Orange Alert

Lois Agnew

Lois Agnew

Lois Agnew

Associate Provost for Academic Programs, Syracuse University Office of Academic Affairs; Professor of Writing and Rhetoric


Writing Studies, Rhetoric, and Composition
Office of Academic Affairs 500 Crouse Hinds Hall


Ph.D., 1999, Texas Christian University

Research and Teaching Interests

Rhetorical histories and theories, rhetorical historiography, classical reception, rhetorics of health and medicine, disability rhetorics, rhetoric and ethics

Biographic Overview

After serving as interim dean of the College of Arts and Sciences (A&S) from 2022-23, Lois Agnew was appointed to the position of associate provost for academic programs at Syracuse University in July 2023. In that role she works with colleagues in Academic Affairs and across campus to support teaching and learning at Syracuse University.

A gifted leader, scholar and teacher, Agnew has been a member of the Syracuse University community since 2004. Her previous leadership roles at the University included A&S associate dean of curriculum, innovation and pedagogy (2017-22), chair of Writing Studies, Rhetoric, and Composition (2012-17), interim chair of African American Studies (2021-22) and director of undergraduate studies for the Writing Program (2007-12).

As A&S’ associate dean of curriculum, innovation and pedagogy, Agnew helped lead key initiatives to enhance and strengthen the liberal arts at Syracuse University. She was among a team that updated the liberal arts core to ensure that the curricular requirements for undergraduate students in A&S | the Maxwell School make visible the important role of the liberal arts in developing skills that equip students for professional success, as well as preparing them to respond effectively to urgent issues. She also established a professional development program to build community among teaching faculty in A&S; coordinated the development of health humanities and digital humanities integrated learning majors; and organized A&S’ annual undergraduate research festival.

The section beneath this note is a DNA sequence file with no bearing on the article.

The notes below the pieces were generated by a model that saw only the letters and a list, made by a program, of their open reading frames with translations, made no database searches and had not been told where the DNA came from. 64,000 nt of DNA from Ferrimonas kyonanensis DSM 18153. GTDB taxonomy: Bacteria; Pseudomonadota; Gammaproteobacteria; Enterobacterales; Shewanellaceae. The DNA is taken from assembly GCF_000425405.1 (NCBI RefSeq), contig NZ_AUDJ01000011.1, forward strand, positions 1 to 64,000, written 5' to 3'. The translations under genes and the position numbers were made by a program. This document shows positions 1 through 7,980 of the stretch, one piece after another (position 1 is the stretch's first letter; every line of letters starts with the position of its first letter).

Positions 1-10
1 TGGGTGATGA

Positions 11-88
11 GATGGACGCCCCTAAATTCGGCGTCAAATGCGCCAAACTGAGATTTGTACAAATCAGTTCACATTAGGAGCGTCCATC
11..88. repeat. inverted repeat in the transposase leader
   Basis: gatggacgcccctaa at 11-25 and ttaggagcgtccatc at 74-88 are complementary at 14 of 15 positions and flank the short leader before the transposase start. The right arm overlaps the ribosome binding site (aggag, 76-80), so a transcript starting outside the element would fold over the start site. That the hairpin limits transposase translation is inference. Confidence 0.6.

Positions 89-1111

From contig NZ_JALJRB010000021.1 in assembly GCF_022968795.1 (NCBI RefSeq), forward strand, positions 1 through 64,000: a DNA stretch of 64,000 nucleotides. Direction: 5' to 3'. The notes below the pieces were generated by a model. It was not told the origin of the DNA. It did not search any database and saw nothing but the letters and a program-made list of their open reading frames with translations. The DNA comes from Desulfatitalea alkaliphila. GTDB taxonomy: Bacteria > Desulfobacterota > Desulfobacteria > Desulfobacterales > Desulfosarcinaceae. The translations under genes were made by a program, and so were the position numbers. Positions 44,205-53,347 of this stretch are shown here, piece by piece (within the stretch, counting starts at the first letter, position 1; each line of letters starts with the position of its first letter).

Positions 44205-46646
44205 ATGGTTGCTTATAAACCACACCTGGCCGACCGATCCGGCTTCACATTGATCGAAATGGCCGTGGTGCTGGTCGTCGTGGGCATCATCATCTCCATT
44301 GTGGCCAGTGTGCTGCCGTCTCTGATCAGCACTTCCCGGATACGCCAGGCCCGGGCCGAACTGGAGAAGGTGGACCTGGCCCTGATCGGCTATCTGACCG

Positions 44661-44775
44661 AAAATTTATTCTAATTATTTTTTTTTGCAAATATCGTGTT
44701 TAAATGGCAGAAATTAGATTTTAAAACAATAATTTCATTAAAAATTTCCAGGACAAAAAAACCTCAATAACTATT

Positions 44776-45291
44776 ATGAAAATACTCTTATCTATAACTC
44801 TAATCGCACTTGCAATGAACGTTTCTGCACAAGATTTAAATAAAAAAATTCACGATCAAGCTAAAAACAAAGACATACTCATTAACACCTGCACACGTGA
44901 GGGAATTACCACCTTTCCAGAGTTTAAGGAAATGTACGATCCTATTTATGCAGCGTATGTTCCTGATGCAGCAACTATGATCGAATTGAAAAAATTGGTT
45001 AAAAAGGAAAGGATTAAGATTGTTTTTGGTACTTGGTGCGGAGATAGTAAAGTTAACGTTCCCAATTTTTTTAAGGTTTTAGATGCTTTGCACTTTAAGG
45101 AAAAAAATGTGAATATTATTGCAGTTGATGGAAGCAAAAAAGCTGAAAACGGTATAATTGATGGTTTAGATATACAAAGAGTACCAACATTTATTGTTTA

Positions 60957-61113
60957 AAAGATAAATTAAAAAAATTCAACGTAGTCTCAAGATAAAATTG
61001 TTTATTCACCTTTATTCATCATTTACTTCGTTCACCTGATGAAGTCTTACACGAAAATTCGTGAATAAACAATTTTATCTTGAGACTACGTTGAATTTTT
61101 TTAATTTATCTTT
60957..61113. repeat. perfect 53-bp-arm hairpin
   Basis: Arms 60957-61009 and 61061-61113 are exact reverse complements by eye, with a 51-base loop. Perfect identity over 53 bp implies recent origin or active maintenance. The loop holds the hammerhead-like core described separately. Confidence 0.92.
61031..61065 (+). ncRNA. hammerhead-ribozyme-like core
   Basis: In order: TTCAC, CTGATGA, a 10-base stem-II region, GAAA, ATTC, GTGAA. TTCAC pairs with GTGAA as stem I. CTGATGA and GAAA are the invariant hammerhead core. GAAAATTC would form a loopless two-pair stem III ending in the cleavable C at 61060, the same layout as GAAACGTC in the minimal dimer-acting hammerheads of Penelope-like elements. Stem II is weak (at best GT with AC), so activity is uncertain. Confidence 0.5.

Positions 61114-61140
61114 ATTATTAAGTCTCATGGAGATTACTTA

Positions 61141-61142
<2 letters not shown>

Among Agnew’s academic honors and awards received at Syracuse are the 2015 William Wasserstrom Prize for Graduate Teaching, recognizing exceptional teaching and mentoring of graduate students; the 2011 Excellence in Graduate Education Faculty Recognition Award; and the 2007 Meredith Teaching Recognition Award.

Agnew’s research specializes in rhetorical history and theory, with a focus on classical and British rhetoric and rhetorics of health, medicine, and disability. She has published over 25 journal articles and book chapters and is author of two books: Thomas De Quincey: British Rhetoric’s Romantic Turn. Rhetoric in the Modern Era Series (Southern Illinois University Press, 2012) and “Outward, Visible Propriety”: Stoic Philosophy and Eighteenth-Century British Rhetorics (University of South Carolina Press, 2008), with a third book manuscript in progress: Fitter, Happier: The Eugenic Strain in Twentieth-Century Cancer Rhetoric (forthcoming with University of Alabama Press).

Before working at Syracuse University, Agnew was an assistant professor of English at Rockford University (formerly Rockford College) in Illinois. There she served as chair of the Department of English and director of the Writing Center.

Agnew received a Ph.D. in English from Texas Christian University and a B.A. and M.A. in English from the University of Texas at Arlington.

As a scholar

My work in the history of rhetoric begins with the assumption that rhetorical theories inevitably maintain a reciprocal relationship with the cultures from which they emerge. Although rhetorical theories demonstrate common areas of concern across time, they also reflect the perspectives of specific times and places. I am convinced that cultivating a sensitive understanding of history can not only enhance our understanding of past thought, but can also sharpen our critical awareness of the contemporary challenges that continue to shape rhetoric's development.